Cohort experience is converted into military experience in two different ways. The average cohort experience across all armies increases the country's passive monthly military experience gain by +0.006 per point (up to a maximum of +0.60 military experience if all cohorts have 100% experience), which is mostly relevant for legions (especially during peacetime). As well, levies that have been raised for at least 8 months will grant 0.015 military experience per point of cohort experience for each disbanded cohort.
Strength and morale damage[edit | edit source]
While most of the other modifiers described here apply equally to both morale and strength damage, certain unit types have modifiers that affect the amount of damage they take that apply to only one or the other, through the Morale Damage Taken and Strength Damage Taken modifiers respectively. For instance, war elephants have a -50% Strength Damage Taken modifier and a +20% Morale Damage Taken modifier, which means that they lose less strength in battle than other unit types but lose morale more quickly. Similarly, the Morale Damage Done and Strength Damage Done modifiers affect the amount of morale and strength damage a cohort inflicts, respectively.
Post-battle effects[edit | edit source]
Besides the damage inflicted on each army, battles also have direct political and personal consequences for army's commanders and the war as a whole.
Retreat[edit | edit source]
When an army is defeated in battle or is ordered to abandon the battlefield, it will attempt to retreat to a nearby friendly territory. When retreating, an army will not respond to any commands and cannot be diverted from moving to its target retreat destination, but will not engage any enemy armies (even if it passes through the same territory as one). As well, an army will recover morale while retreating, but will not reinforce any lost strength. A retreat ends once the retreating army has reached its chosen destination - note that if there is an enemy army at that destination, it will immediately engage the army.
A retreating army will usually choose to retreat at least 7-8 territories away, but is still subject to movement rules. This means that it is possible for an army to be trapped on small islands or behind forts and be unable to retreat more than a short distance, which leaves them vulnerable to being hunted down by nearby armies and destroyed right after their retreat ends, as they will be weakened from the battle and not have enough time to regain much strength or morale.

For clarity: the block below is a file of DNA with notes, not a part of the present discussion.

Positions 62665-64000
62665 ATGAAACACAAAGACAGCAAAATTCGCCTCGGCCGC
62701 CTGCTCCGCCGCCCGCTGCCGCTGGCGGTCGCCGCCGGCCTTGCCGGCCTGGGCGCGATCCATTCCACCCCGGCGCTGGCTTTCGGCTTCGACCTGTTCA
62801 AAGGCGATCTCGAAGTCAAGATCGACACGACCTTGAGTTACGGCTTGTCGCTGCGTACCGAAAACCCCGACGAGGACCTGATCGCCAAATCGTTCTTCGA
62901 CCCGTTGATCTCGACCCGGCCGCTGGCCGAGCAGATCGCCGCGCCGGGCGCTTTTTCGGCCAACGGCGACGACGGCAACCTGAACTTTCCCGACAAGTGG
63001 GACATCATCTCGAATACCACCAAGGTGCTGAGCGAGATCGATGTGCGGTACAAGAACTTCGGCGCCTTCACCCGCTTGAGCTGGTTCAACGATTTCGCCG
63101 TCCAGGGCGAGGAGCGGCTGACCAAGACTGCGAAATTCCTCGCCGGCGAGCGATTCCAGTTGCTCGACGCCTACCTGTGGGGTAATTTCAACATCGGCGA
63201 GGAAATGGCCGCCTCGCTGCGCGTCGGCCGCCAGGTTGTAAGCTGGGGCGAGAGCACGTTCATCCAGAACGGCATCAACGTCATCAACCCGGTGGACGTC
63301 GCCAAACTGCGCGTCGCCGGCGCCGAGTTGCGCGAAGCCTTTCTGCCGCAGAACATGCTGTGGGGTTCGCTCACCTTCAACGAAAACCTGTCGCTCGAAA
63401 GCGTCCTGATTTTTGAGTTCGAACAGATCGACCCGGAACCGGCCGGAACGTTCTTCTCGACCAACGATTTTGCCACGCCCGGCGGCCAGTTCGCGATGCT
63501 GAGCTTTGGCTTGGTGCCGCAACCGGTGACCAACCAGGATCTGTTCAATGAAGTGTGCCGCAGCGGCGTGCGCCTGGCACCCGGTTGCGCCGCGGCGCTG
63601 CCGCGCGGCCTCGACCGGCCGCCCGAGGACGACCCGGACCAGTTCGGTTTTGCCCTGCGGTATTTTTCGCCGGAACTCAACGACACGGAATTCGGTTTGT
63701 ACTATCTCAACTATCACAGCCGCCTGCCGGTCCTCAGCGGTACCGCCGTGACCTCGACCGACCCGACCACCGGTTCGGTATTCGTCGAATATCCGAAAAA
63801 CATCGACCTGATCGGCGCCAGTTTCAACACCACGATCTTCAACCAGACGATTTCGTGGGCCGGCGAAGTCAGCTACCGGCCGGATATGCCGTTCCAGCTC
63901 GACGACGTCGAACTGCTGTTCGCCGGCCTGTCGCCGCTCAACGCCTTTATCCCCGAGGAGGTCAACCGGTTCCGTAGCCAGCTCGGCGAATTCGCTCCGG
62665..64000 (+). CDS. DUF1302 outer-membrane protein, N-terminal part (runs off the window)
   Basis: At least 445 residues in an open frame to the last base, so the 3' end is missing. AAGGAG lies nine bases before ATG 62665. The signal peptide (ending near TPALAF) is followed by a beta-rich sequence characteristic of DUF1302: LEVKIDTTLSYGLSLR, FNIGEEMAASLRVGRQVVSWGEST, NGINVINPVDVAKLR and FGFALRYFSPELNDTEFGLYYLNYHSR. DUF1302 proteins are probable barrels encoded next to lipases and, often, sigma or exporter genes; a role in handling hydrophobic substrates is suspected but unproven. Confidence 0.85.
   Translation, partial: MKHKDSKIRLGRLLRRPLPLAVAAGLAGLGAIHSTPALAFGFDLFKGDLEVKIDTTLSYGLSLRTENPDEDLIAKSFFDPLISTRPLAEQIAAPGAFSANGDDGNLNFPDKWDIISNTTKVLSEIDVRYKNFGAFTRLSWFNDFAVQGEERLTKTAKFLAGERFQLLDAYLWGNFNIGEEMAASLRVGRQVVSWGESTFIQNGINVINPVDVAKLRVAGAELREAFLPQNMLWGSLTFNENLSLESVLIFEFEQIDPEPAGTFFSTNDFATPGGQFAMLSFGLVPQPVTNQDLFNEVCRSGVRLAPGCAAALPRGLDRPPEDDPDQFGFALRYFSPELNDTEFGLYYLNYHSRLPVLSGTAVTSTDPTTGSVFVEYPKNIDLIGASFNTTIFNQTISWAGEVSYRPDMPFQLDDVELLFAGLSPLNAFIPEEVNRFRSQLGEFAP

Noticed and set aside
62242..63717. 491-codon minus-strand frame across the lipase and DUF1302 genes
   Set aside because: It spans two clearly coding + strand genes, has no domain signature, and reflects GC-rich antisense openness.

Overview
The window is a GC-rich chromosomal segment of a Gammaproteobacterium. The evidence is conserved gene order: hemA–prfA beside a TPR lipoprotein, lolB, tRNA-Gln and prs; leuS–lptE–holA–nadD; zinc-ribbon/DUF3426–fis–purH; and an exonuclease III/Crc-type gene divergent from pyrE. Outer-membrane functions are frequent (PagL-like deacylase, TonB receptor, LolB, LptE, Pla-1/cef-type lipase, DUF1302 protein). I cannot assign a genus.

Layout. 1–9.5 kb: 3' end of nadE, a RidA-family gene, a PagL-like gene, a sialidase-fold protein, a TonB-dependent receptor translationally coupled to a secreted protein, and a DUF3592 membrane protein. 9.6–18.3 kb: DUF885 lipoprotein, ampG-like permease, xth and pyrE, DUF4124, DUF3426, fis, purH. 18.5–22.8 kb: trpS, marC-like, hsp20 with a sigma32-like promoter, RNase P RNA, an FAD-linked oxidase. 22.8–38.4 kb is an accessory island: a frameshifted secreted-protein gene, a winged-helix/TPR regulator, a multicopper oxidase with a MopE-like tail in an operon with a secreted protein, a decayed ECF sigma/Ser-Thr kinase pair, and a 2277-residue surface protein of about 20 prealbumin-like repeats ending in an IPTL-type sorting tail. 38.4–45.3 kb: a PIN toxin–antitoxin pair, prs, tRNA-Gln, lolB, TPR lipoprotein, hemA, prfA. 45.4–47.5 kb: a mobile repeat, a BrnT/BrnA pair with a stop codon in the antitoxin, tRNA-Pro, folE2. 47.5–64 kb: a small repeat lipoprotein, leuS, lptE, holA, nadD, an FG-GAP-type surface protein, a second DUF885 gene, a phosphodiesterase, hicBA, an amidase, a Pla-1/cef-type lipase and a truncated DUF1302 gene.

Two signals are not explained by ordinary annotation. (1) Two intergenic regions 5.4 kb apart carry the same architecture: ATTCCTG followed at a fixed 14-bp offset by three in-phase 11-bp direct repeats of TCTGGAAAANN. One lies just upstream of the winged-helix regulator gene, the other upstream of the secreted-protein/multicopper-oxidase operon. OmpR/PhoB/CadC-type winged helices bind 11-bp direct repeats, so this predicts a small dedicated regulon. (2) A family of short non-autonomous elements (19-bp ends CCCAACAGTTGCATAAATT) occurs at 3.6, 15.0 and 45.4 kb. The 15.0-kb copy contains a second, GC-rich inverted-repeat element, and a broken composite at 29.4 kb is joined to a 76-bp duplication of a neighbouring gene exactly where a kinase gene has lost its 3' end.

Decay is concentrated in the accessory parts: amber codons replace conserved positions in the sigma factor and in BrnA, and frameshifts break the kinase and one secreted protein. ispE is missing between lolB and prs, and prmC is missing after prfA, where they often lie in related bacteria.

Warscore[edit | edit source]
- Main article: Warscore
The side that wins the battle - either by forcing the other side to retreat first, or completely destroying all the enemy armies involved in the battle - gains warscore depending on how many casualties each side took in the battle as a proportion of the number of soldiers involved. The exact formula can be calculated as:
Counterintuitively, this formula means that the winning side gets more warscore if they take more casualties (as well as from inflicting more casualties on the enemy side). In particular, it means that a stackwipe with zero losses on one side will give that side +3 warscore, while a battle where both sides are nearly wiped out will give up to +6 warscore.
The maximum possible warscore from all battles (including both land and naval battles) is 25. Superiority wargoals will also give additional ticking warscore to the side that has a net total of at least +10 warscore from battles.
War exhaustion[edit | edit source]
- Main article: War exhaustion
Once a battle concludes, each side takes war exhaustion based on their number of casualties as a proportion of their total maximum army strength. The total maximum army strength is calculated as how large the country's army would be (not including mercenaries or other special armies) if all of its legions and levies were at full strength, which is equivalent to the following formula:
Note that the total levy strength is equal to how many levy cohorts the country would have if they were all raised at that moment. This is not necessarily the same as the number of levy cohorts that the country actually has currently raised, since population growth or decline in the region means that the strength of the levy may have changed since the levy was raised. Overall, this means that less populous countries and those with a smaller total army strength take more war exhaustion from the same amount of casualties than more populous country would.
Commander popularity[edit | edit source]
- Main article: Popularity
An army's commander is considered personally responsible for the outcome of any battles, and will gain or lose popularity depending on the outcome of battles they are involved in. After any battle ends, the commander of the winning side will gain popularity and the commander of the losing side will lose popularity based on the casualties that they have inflicted on the other side, according to the following formula:
Note that for the losing side, the result of the formula is multiplied by -1 (i.e. made negative) in order to get the amount of popularity that the losing commander loses. As well, note that while the winning side gains popularity depending on how many casualties they inflicted on the losing side, the losing commander loses popularity depending on how many casualties the winning side (not the losing side) took. As with warscore, this somewhat counterintuitively means that a defeated commander will lose more popularity if their side inflicts more casualties, as long as they still end up losing the battle in the end.